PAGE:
Richards is an internationally-recognized expert in the fields of privacy, First Amendment, and information law. His recent work explores the complex relationships between free speech and privacy in cyberspace.
Social media is having its difficult adolescence. Facebook is approaching its 14th birthday, YouTube is 13, and Twitter is almost 12. In each case, a happy childhood has been replaced by awkward teen or tween years. In recent weeks, each of these companies has suffered embarrassing setbacks.
U.S. Congresswoman Jackie Speier introduced on July 14 a long-delayed federal bill that would outlaw nonconsensual pornography in the United States. While he supports the law, Neil Richards, privacy law expert at Washington University in St. Louis, think it’s important that the bill be drafted in such a way as to not be a tool for censorship that can threaten our commitment to free expression.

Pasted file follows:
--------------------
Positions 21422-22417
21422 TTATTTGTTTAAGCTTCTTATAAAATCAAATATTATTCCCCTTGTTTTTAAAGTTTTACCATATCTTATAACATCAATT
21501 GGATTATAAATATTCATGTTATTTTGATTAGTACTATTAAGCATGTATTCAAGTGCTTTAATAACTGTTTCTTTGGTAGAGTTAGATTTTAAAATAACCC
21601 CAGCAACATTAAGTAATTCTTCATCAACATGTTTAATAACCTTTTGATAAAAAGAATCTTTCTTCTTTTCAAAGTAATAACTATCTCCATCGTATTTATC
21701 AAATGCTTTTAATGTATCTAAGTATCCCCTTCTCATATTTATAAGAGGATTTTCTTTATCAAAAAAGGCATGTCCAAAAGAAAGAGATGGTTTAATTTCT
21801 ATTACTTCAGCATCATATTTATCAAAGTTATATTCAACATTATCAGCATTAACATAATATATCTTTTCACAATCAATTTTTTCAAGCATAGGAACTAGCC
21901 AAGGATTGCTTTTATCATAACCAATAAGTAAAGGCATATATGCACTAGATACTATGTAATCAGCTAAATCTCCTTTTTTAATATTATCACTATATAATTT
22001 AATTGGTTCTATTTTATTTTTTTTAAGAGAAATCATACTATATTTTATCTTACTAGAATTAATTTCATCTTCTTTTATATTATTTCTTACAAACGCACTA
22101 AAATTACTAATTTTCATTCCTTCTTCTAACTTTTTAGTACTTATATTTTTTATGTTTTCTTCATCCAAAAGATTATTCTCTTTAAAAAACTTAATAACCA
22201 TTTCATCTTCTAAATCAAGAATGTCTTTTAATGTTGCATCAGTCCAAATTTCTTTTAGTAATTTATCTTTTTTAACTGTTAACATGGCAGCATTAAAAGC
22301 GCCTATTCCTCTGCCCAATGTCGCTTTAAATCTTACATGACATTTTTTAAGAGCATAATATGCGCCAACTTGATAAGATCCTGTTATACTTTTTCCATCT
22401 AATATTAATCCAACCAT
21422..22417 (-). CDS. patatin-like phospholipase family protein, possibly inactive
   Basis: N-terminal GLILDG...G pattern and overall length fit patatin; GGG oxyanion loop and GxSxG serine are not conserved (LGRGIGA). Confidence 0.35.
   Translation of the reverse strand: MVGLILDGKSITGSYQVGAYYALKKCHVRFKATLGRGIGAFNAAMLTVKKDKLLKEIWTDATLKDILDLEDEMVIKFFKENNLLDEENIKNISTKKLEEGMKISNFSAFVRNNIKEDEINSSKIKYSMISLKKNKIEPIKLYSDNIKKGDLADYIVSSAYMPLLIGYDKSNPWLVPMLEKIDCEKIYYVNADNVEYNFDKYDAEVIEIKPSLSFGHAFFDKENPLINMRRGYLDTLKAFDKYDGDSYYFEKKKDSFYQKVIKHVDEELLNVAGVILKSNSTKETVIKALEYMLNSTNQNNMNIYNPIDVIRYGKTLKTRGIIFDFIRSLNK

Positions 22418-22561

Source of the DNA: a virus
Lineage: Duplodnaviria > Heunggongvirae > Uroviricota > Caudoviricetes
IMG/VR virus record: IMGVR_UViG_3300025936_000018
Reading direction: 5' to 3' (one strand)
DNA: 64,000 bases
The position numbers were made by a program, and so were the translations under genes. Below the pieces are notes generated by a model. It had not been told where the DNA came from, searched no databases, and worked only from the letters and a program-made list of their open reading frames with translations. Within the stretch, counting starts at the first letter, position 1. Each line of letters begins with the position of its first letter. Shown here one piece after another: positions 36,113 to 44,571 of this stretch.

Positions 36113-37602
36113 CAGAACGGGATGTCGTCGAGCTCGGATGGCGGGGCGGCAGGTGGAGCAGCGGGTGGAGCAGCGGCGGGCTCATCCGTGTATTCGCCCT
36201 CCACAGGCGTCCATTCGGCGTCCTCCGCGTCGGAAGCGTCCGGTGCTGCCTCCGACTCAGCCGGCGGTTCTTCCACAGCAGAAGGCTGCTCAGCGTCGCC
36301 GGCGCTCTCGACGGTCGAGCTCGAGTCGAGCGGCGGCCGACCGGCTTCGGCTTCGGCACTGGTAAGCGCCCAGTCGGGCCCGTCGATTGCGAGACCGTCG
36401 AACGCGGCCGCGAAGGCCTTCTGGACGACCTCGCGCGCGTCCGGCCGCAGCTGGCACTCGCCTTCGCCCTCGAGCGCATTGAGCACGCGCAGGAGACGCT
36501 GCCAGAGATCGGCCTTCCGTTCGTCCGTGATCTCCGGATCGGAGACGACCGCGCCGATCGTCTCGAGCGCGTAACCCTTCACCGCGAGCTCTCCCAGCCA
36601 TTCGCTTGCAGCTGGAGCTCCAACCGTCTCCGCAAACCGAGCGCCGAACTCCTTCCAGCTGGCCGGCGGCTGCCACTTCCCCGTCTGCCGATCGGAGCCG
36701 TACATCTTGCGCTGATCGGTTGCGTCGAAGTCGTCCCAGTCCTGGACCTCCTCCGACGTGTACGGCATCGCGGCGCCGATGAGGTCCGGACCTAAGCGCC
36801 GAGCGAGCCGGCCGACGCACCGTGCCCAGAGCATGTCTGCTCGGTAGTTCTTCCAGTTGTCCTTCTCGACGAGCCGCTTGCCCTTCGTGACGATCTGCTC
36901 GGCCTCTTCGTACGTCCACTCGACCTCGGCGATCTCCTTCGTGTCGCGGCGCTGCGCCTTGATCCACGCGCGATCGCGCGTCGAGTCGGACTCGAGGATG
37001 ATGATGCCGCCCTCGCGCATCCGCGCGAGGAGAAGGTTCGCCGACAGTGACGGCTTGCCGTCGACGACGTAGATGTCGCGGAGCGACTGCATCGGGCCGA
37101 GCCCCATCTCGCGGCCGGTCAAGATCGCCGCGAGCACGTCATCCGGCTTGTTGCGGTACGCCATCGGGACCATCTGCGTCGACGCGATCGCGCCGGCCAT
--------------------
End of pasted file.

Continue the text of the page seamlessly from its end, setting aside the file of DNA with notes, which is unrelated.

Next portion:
Microsoft’s challenge to the gag order provisions of the federal Stored Communications Act should be applauded by everyone who cares about civil liberties, whether in the physical or digital worlds, said Neil Richards, a privacy law expert at Washington University in St. Louis.
Apple is fiercely opposing a court order to unlock an iPhone used by San Bernardino shooter Syed Farook. The company is taking an important stand on behalf of its users’ privacy, and should be applauded, said Neil Richards, professor of law and privacy law expert.